This High-Tech Downlight Wants To Fix Your Bad WiFi

Pretty soon we could use lights to connect wirelessly to the internet. At least, that seems to be the pitch behind pureLiFi's newest product. The company demonstrated the LiFi@Home ecosystem as part of Mobile World Congress 2022 in Barcelona, and it could open the door to fixing a lot of the bandwidth problems that we deal with in our homes on a daily basis.

According to a press release for the product, pureLiFi wants to help mitigate the issues that we're seeing with WiFi right now. While advancements like 5G and WiFi 6 are great, pureLiFi believes that we'll continue to see an overloading of bandwidth in our homes as we add more connected devices. The solution, then, is to add a device that doesn't create additional interference.

"LiFi is the key to unlocking the next generation of connected experiences in an ecosystem where WiFi and 5G alone are not enough," Alistair Banham, CEO of pureLiFi, wrote in a statement. "What we've demonstrated here for the first time is how simple it is to bring LiFi into consumer environments. We've done all the hard work to make LiFi easy to integrate and simple to get started."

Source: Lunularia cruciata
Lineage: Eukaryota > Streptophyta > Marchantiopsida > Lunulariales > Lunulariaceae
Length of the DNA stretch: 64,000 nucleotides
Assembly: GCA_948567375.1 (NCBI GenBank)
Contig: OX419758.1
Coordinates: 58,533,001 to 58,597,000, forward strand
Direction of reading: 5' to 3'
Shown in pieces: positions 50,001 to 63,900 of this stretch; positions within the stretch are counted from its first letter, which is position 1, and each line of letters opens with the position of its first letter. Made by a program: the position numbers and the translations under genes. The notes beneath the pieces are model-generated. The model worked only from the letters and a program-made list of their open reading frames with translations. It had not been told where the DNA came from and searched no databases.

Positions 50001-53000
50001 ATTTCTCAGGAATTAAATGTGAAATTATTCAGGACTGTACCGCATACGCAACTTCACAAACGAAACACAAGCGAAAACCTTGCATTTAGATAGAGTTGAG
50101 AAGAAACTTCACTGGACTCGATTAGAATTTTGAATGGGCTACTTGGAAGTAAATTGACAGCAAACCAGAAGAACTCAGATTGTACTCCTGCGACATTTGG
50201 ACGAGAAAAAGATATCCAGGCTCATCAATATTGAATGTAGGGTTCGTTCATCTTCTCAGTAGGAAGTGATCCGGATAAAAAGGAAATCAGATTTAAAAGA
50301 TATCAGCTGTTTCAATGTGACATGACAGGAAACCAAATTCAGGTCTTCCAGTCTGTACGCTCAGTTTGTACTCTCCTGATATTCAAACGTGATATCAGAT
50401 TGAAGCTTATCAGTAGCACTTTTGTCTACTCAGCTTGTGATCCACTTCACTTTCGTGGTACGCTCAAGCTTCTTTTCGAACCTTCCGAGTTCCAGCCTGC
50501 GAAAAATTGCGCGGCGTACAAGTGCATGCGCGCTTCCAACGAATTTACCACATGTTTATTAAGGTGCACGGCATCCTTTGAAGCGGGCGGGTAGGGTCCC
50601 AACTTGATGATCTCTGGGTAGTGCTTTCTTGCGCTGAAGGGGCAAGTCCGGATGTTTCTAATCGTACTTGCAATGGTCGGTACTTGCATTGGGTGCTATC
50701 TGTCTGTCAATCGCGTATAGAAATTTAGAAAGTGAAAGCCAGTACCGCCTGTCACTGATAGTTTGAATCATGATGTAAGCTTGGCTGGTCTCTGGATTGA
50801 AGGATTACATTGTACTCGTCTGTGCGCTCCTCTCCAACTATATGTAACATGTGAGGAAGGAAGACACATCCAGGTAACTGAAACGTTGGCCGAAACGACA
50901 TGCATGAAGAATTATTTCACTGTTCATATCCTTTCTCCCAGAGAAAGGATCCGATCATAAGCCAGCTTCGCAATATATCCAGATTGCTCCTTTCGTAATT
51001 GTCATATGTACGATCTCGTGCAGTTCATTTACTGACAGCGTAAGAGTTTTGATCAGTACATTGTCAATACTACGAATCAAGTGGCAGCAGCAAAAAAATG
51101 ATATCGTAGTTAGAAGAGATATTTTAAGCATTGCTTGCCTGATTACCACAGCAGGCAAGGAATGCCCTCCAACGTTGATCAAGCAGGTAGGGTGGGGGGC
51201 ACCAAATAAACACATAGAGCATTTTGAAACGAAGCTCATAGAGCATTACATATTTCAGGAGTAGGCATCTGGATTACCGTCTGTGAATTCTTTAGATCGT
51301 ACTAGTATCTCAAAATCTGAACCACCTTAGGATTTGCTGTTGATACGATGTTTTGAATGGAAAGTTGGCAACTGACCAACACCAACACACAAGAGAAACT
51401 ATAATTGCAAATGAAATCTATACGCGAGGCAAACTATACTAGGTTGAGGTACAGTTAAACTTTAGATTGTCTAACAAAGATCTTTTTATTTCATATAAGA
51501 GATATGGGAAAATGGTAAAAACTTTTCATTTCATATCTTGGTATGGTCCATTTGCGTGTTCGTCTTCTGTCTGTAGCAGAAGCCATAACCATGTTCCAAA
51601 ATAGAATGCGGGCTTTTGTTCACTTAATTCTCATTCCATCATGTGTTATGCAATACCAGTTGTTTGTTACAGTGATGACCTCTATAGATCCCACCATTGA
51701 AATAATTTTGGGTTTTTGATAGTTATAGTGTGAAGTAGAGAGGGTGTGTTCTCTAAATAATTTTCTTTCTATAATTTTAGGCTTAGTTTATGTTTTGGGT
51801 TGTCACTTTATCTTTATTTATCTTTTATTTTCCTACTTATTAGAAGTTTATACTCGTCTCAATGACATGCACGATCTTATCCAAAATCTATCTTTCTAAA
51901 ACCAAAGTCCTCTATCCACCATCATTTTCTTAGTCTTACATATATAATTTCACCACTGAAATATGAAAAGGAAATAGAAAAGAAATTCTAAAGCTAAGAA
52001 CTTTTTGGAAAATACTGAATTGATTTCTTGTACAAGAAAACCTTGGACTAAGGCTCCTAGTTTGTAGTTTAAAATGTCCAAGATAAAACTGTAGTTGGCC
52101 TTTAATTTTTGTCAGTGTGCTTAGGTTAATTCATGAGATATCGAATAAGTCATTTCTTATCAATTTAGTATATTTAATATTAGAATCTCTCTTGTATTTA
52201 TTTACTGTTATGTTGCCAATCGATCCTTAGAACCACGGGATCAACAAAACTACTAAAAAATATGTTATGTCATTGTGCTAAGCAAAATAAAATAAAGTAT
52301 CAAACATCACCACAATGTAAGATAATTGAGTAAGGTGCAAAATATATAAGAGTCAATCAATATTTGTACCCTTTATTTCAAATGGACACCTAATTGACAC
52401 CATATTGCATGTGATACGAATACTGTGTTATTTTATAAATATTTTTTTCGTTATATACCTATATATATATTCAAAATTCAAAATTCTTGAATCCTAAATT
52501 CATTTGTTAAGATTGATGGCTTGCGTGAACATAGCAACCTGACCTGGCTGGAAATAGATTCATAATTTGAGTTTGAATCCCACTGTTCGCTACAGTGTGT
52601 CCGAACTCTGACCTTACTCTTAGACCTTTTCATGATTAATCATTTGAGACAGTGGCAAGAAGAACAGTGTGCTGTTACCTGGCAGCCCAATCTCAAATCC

What is LiFi?

If you've never heard of LiFi, you aren't alone. It's a newer technology that's meant to work similarly to WiFi and 5G connections. However, unlike those other wireless technologies, LiFi doesn't use radio frequencies to transmit data. Instead, it uses good old-fashioned light.

Because LiFi doesn't rely on radio frequencies, there's less chance of interference from outside devices. A lot of the electronics in our homes give off radio frequencies, and while WiFi routers have improved in recent years, the current spectrums they use still see a lot of interference from common devices like microwaves. As such, there's really no way to create a home that doesn't suffer from interference, at least not until now.

With LiFi, it sounds like pureLiFi is hoping to integrate your connection directly into the light bulbs that you use to brighten up your bedroom or office. Think of it as something similar to the current trend of smart lightbulbs that we've seen around. If it works as easily as pureLiFi says it will, it may come down to simply twisting in a new downlighter and then saying goodbye to your bad WiFi.

It's an intriguing concept and one that we'll be interested to see play out more as pureLiFi continues to improve the tech. As the first "commercial light antennas," LiFi could be the answer to the bandwidth and radio frequency problems that have been plaguing wireless connections for years now.